Access to Greenspace

Providing accessible greenspace close to people’s homes is an important part of creating liveable places and promoting healthy lifestyles. This infographic illustrates the percentage of people living in 72 urban areas across the UK that have to walk more than 10 minutes to reach their nearest greenspace. It is estimated that 2.6 million people in the UK fall into that category.

Click on the infographic to enlarge it.

access to greenspace infographic

Walk to greenspace

Creating and maintaining networks of publicly accessible greenspaces is an essential component of successful urban places. Understanding the proximity and accessibility of greenspace across an urban area is an important indicator of the quality of life that is experienced by the people who live there.

In this infographic, the data relates to greenspaces that are publicly accessible and mainly used for recreation, such as public parks and playing fields. Research by the European Commission analysed accessible greenspace and population spatial data in urban areas to measure the time taken to walk to a public greenspace from people’s homes. An 800-metre distance was used as a proxy for a 10-minute walk.

The infographic shows that the percentage of people who have to walk more than 10 minutes to a greenspace varies across the 72 different UK towns and cities, from below 1% to 37%. The research study did not find any relationship between the size of an urban area, population density and the proximity to greenspace.

While the research data used in the infographic relates to a 10-minute walk to greenspace, a typical but more challenging approach is to use a 5-minute walk threshold (usually set at a 400-metre distance). Many studies have shown that a 5-minute walk represents the distance that people are prepared to regularly walk to a local or neighbourhood greenspace. It is likely that the number of people that live more than a 5-minute walk from greenspace will be significantly higher. Using this shorter time threshold as a standard for provision is more challenging to deliver. However, as people are more likely to use local spaces within a 5-minute walk, it would be a better indicator of access and use.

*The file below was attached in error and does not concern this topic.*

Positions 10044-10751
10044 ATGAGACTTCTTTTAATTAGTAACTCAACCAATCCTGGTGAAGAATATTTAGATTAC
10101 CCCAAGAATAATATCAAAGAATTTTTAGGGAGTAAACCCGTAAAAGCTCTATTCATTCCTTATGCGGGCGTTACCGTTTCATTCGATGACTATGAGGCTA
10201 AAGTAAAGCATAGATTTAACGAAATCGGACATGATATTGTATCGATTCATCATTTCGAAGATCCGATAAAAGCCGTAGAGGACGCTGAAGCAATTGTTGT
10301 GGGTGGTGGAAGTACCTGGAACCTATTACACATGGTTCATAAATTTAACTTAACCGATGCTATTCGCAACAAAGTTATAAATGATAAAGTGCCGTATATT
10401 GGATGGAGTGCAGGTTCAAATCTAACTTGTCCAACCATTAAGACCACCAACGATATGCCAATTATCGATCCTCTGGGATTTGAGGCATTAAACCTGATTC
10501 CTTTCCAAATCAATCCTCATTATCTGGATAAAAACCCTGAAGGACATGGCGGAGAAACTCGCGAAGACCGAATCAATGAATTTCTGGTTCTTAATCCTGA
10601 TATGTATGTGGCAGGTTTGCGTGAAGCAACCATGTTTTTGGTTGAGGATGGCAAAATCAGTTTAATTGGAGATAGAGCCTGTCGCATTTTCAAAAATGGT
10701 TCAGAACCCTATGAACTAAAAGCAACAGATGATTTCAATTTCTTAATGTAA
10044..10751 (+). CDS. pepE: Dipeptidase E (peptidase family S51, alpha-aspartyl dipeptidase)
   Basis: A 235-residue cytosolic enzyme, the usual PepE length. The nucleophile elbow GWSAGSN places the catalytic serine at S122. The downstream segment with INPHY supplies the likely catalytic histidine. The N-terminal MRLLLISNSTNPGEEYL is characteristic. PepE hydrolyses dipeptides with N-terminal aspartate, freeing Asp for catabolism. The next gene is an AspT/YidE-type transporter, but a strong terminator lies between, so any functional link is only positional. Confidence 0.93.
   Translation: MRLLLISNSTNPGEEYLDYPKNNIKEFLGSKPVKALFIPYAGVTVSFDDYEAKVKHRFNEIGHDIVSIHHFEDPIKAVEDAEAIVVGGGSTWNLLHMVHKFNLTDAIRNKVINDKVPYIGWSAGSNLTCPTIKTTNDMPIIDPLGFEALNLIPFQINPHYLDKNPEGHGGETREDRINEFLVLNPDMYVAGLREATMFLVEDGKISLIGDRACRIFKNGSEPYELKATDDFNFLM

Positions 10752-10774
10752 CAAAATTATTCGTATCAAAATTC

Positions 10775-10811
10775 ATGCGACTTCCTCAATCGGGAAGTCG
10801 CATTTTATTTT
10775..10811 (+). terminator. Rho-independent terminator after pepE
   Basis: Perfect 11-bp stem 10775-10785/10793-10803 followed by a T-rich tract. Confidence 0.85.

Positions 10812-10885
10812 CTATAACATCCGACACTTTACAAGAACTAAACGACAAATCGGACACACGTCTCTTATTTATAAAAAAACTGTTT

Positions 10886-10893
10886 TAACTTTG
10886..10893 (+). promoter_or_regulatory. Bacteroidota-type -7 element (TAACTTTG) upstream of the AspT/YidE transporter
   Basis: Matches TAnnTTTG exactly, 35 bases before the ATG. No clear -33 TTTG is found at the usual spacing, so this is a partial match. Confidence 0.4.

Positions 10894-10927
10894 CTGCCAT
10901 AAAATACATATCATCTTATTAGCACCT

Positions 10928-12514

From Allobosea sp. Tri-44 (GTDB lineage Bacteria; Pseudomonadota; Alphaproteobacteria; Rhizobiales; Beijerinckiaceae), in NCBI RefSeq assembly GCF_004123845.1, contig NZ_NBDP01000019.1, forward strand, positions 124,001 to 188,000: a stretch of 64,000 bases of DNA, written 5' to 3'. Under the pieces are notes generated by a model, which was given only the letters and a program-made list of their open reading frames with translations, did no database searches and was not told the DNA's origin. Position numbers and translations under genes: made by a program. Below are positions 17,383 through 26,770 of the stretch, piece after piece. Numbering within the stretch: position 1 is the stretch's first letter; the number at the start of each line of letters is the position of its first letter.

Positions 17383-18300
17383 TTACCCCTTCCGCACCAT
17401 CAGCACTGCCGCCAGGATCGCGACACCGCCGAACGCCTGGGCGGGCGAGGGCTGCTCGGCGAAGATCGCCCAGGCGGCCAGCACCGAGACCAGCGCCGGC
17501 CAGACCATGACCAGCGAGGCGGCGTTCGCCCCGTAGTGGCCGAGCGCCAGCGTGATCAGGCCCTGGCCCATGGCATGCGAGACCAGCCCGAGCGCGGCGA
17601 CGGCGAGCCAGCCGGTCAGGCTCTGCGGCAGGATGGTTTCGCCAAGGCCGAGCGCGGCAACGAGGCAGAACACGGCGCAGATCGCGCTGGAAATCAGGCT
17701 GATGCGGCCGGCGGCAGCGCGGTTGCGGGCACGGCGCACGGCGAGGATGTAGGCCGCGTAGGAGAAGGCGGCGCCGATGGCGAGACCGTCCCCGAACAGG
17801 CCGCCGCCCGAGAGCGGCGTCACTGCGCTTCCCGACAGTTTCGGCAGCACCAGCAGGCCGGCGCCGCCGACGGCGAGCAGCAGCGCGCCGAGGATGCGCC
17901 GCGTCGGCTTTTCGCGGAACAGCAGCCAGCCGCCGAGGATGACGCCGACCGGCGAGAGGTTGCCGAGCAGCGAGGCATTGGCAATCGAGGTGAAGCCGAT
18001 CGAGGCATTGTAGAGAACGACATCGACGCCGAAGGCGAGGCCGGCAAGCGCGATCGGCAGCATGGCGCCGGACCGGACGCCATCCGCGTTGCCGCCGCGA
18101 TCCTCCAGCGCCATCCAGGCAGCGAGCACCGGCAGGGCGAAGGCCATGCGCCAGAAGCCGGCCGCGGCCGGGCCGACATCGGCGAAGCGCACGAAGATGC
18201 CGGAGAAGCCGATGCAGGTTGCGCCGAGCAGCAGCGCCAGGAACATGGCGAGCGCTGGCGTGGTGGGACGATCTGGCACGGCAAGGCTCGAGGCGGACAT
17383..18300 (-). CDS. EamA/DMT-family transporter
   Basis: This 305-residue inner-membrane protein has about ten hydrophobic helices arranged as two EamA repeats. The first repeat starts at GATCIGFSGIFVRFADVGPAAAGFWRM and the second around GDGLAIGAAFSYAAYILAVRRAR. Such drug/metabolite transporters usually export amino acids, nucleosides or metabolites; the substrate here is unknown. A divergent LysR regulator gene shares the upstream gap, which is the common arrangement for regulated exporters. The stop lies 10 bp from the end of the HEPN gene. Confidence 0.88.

Quality and distribution of greenspace

While having greenspace close to where people live is important, it is only one of a number of factors that should be taken into account when assessing provision. The quality of the space, the facilities and ease of access are also important factors in determining whether greenspace is used and valued by people. Spaces that are neglected, have little interest or are separated from residential areas by barriers like busy roads are less desirable to visit.

In addition, having a number of different greenspaces nearby provides choice and the potential for different experiences. Creating and maintaining a good quality network of greenspaces that are distributed across urban areas should be at the heart of the places where we live.


European Commission (2018). A Walk to the Park?

Fields in Trust (2019). Green Space Index.

Leslie, E., Sugiyama, T., Ierodiaconou, D. & Kremer, P. (2010). Perceived and objectively measured greenness of neighbourhoods: are they measuring the same thing? Landscape and Urban Planning, 95 (1-2), pp.28-33.

Ward Thompson, C. (2002). Urban open space in the 21st century. Landscape and Urban Planning, 60 (2), pp.59-72.

This infographic appeared in JONO Design e-news. The e-news is published once every couple of months and each issue contains a specially designed infographic.

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